In Argosight’s most recent Snap Survey, we asked approximately one hundred HR professionals from our Human Resources (HR) & Talent Management Executive and HRIS & Payroll Professional Network groups on LinkedIn: If you are NOT limited by resources (people and budget), which HR technology projects would you tackle this year, and when?
Since leveraging technology is a huge component to HR becoming less administrative and more strategic, we were curious about the types of projects HR departments would like to take on to garner strategic value for the organization. Based on this group of respondents, the top IT projects in HR are below.
If budget and resources were not constraints in their organizations, 89% of the respondents say HR analytics is the most important project to invest in over the next twelve months. In fact, over 50% say they would invest in HR analytics immediately since this is a high need. HR analytics allow HR professionals to identify current capabilities and competencies within the organization, detect any gaps, and be proactive in the supply and demand of talent to support business needs. Since this is a core value that HR provides to the business, it is reassuring to see it at the top of the list.
Aside from leveraging analytics to understand current employee competencies, 82% of HR professionals would like to utilize performance management technology to assess employee performance and identify employees who need additional training to reach their potential. At a time when there’s a shortage of skilled-talent, focusing on developing internal talent is key to winning the “talent war”. Also, retaining an employee is more cost effective than hiring a new one. In terms of importance, 43% say this is an immediate need, which makes sense since performance management goes hand-in-hand with analytics.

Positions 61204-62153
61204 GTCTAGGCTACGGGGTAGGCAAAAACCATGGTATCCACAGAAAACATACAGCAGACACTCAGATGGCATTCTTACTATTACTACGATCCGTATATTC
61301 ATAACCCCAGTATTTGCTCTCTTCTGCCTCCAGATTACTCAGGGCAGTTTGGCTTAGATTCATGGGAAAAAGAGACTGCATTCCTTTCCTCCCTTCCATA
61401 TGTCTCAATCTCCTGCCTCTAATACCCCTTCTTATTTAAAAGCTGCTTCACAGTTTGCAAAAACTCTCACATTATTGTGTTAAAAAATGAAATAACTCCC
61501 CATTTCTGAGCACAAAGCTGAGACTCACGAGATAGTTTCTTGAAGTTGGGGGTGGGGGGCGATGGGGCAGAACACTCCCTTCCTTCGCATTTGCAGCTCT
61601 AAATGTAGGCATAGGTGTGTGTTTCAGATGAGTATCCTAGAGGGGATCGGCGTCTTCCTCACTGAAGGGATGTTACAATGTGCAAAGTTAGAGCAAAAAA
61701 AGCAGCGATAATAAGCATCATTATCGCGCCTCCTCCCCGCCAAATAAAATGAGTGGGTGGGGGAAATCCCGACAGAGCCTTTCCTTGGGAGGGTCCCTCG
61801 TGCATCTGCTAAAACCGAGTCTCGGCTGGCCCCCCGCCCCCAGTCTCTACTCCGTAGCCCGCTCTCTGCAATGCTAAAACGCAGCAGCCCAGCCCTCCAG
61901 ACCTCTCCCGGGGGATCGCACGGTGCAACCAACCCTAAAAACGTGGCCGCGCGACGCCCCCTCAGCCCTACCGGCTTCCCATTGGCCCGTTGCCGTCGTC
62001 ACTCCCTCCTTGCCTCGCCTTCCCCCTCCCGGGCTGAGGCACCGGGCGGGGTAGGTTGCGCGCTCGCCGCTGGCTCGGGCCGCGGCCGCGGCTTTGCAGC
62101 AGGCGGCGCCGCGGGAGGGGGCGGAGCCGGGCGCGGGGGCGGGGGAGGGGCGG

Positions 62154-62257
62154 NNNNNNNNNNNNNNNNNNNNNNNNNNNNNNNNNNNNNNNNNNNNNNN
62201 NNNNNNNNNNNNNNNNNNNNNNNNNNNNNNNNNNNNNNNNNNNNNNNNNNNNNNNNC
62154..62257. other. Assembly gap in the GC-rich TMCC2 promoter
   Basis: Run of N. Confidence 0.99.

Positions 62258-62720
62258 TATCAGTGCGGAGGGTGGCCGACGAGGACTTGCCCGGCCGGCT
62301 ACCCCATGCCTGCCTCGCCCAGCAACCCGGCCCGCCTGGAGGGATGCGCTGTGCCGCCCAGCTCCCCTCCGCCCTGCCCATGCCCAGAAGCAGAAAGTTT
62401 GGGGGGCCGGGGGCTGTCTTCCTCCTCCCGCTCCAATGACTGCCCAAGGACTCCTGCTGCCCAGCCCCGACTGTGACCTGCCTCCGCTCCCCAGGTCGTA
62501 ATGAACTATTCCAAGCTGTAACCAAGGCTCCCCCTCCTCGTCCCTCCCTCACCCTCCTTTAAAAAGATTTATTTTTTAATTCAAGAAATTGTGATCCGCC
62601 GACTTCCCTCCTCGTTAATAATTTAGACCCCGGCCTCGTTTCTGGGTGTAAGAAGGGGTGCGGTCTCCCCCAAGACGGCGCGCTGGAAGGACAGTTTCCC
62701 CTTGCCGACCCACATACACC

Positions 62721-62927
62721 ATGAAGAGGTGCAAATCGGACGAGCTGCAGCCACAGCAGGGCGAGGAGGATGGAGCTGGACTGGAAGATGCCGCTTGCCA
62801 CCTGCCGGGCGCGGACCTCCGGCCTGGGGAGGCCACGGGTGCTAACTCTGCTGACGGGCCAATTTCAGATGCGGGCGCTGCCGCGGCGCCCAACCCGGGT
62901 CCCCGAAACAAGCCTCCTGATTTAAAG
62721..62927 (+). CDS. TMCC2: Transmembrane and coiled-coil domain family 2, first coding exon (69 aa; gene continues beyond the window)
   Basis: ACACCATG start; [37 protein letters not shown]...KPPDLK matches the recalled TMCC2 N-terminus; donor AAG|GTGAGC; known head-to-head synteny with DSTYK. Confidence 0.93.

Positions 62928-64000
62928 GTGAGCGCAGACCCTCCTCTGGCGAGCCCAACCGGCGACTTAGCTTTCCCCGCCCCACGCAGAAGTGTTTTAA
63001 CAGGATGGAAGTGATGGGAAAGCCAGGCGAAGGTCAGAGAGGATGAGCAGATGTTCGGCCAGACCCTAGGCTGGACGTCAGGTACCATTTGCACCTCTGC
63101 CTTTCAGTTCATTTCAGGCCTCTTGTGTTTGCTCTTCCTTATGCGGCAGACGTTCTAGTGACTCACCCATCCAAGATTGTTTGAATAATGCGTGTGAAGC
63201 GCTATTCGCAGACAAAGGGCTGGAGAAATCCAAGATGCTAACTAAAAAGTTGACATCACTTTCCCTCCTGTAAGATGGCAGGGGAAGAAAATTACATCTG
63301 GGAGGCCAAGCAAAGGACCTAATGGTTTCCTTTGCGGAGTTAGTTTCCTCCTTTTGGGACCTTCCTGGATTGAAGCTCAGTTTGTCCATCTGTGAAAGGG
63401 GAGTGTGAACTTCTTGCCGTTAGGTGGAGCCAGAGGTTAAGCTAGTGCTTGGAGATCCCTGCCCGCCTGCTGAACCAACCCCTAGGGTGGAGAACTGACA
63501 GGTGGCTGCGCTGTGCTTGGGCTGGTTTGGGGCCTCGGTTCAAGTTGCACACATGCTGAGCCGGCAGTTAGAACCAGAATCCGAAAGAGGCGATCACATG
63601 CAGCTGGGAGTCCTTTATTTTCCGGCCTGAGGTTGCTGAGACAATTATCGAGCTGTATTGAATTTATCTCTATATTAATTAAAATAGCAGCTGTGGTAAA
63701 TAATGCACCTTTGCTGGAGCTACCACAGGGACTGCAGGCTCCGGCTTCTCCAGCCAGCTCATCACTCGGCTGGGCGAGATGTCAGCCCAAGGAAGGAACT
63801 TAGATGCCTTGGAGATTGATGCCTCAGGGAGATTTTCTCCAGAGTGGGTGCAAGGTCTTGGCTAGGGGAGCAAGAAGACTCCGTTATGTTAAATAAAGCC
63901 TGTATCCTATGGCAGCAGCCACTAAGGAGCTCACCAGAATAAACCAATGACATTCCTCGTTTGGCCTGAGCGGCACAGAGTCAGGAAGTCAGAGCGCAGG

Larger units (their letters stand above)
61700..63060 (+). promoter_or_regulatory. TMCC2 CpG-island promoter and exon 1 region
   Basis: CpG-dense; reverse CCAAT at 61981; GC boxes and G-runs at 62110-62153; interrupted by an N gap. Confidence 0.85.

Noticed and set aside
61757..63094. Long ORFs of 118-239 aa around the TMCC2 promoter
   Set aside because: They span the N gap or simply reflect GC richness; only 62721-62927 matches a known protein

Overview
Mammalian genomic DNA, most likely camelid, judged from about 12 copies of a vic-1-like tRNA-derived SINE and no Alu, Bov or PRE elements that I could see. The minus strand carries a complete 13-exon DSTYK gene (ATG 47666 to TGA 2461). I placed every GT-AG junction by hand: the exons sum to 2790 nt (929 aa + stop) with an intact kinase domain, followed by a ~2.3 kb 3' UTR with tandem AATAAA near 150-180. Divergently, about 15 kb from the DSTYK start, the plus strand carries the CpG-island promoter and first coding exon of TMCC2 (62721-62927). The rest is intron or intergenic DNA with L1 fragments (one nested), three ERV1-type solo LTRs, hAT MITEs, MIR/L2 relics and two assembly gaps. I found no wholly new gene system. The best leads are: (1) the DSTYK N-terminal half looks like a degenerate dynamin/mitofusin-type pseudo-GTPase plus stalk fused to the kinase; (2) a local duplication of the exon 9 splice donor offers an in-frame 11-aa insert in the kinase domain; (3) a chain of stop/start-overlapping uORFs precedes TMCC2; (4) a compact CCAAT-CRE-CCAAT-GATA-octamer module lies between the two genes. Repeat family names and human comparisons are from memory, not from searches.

Rounding out the top three IT projects for HR professionals is extending user experience capabilities with 81% of respondents citing that this project would bring needed value to the organization. Users in this case encompass recruiters, hiring managers, and candidates. Although only 37% of respondents say this project is an immediate need, improving user experience is an essential tactical project to accomplish because it’s the backbone of recruiting. Recruiting, after all, is an integral service provided by HR.
Of the nine technology projects on the list, the top three identified by this group of respondents fall in line with recommendations from industry analysts. In my opinion, they are the most strategic projects to invest in over the next 12 months. Unfortunately, this is not a true picture of the state of technology in HR departments currently due to limitations and constraints within organizations (this is a list of technology projects HR professionals would like to tackle, but cannot do so).
What this snap survey tells me is that HR professionals are thinking strategically for their company, as illustrated by the order of technology projects on this list. Unfortunately, thinking strategically in an ideal world, a world free of limitations, does not bring about needed change. While the results of the survey reassure me in the intent of HR professionals, they also make me question the desire of management to empower their HR departments to invest in technology projects that will evolve the services of HR.
I’m constantly reading about how the C-suite wants to invest in their employees. I’m hearing business leaders say they want their HR to provide valuable insights. But, are these leaders taking away the constraints that are holding HR back? What resources, if any, are they providing the department to allow them to improve their services? The responses to those questions would give us a better lens to interpret the results of this survey further.